Refactorings – Extract Method
The Extract Method refactoring creates a new method from the selected code block. The selection is replaced with appropriate calling code to invoke the newly-declared method. The Extract Method is great when you need to turn a big, complex method into smaller, simpler ones. Small methods are much easier to maintain, and encourage code reuse, and also have the following advantages:
- It increases the chance that other methods can use a simple method when the method is finely organized and well-formed.
- It allows the higher-level methods to read more like a series of comments, which improves the code readability. Simple methods with good names comment themselves, and improve overall code clarity. Overriding also is easier when the methods are finely grained.
The opposite of this refactoring is the Inline Method refactoring.
- You can choose the newly declared method’s location using the target picker (see Options below).
- Right after Extract Method has completed, Rename is automatically enabled for all the extracted method’s parameters so you can easily give them appropriate names.
- Local variables used in the extracted code block are automatically passed to the newly created method as parameters.
- If a variable hasn’t been assigned before the extracted block and is modified within this block and used after the block, it is passed to the extracted method as an out parameter.
- If a variable has been assigned before the extracted block, is modified within this block and is used after the block in the source method, it is passed as ref parameter.
- The extracted method can be organized as a Function instead of Sub in Visual Basic (or as a function rather than a void procedure in C#) if there are out parameters. See Options for more information.
- If the source method is a function and the extracted code block contains return statements that return this function’s value, the extracted method is also organized as a function having the same return value as the source function.
- If the extracted code block is an expression, the extracted method will be a function with the appropriate return value type.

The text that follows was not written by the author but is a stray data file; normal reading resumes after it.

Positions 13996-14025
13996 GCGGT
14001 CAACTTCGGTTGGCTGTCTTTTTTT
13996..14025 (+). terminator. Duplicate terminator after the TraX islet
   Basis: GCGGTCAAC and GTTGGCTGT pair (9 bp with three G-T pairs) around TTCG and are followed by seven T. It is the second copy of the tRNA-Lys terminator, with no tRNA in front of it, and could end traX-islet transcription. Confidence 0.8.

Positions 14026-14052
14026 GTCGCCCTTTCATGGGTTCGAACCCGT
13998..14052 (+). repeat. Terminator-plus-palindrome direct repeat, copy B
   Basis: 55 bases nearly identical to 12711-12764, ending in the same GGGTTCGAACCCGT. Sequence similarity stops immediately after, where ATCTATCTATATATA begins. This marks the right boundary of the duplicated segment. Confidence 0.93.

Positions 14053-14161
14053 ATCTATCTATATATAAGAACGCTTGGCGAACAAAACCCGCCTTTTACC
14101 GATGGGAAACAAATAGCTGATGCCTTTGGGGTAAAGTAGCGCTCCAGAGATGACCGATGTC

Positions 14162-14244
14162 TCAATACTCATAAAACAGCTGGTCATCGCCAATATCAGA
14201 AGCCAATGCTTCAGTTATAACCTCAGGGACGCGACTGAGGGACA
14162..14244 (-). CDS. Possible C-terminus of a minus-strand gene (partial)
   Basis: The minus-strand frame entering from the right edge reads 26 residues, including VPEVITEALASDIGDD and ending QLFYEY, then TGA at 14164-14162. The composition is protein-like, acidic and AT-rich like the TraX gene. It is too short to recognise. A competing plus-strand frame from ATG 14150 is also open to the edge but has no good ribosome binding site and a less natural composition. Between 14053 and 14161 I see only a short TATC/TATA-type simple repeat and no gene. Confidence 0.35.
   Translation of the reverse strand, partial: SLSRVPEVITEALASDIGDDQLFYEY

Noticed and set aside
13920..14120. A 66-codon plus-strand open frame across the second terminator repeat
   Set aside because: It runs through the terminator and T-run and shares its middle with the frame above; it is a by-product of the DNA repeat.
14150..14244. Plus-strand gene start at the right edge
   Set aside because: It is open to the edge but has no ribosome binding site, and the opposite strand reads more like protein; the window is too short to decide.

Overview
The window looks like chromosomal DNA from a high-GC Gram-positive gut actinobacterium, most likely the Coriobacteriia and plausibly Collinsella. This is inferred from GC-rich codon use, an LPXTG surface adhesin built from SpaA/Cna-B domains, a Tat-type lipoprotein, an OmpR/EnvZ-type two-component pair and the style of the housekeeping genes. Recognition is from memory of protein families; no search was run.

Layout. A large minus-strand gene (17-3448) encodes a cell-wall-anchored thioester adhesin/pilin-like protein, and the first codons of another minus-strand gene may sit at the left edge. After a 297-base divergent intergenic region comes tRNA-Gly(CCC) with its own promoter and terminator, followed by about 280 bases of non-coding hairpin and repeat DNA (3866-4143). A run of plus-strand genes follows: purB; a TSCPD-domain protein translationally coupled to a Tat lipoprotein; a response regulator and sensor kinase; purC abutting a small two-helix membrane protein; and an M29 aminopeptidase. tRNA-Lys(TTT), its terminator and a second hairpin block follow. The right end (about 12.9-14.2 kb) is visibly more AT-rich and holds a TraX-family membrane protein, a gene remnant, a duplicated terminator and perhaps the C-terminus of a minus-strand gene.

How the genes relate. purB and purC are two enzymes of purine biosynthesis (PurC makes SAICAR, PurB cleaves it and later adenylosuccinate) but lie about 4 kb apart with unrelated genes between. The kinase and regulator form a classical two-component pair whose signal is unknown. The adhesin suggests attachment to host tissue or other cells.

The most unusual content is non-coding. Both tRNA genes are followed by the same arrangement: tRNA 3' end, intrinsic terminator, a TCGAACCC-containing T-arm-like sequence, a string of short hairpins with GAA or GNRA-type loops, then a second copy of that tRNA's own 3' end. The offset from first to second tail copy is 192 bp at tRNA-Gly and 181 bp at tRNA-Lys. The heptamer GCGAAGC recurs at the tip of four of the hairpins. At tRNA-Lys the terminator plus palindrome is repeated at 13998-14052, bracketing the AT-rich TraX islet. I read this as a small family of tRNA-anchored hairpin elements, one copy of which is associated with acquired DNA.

- If the source method is a Sub in Visual Basic (or void function in C#) and the extracted code block contains return statements, then the extracted method includes an additional out parameter that indicates whether the source function should return after the extracted function call. The appropriate code is inserted into the source function automatically.
- If the extracted method’s return value is assigned to a variable that is referred but not changed later, you can use Inline Temp to replace all variable occurrences with the extracted method call. This will eliminate a redundant local variable.
- If the extracted method contains an out parameter that you want to make the method’s return value, use the Reorder Parameters refactoring to move the out parameter left until it becomes the return value.
- You can choose whether the extracted method should be located before or after the source method or property or whether its position should be specified manually by using the target picker.
- You can choose whether the extracted method should be a Function instead of a Sub in Visual Basic (function instead of a void procedure in C#) to become available only when you have a single out parameter, or available when you have multiple out parameters.
- If you’ve chosen to generate functions when multiple out parameters are available, you can choose which parameter should be the function’s default return value – the first parameter receiving an assignment, the last parameter receiving an assignment, the first out parameter declared or the last out parameter declared.
- You can choose whether the Extract Method should be available for code blocks that contain return statements. If so, you can set the name for the variable holding the return flag.
- You can enable or disable the Intelligent Paste option that allows you to cut code blocks and paste them inside a class or struct automatically enabling Extract Method.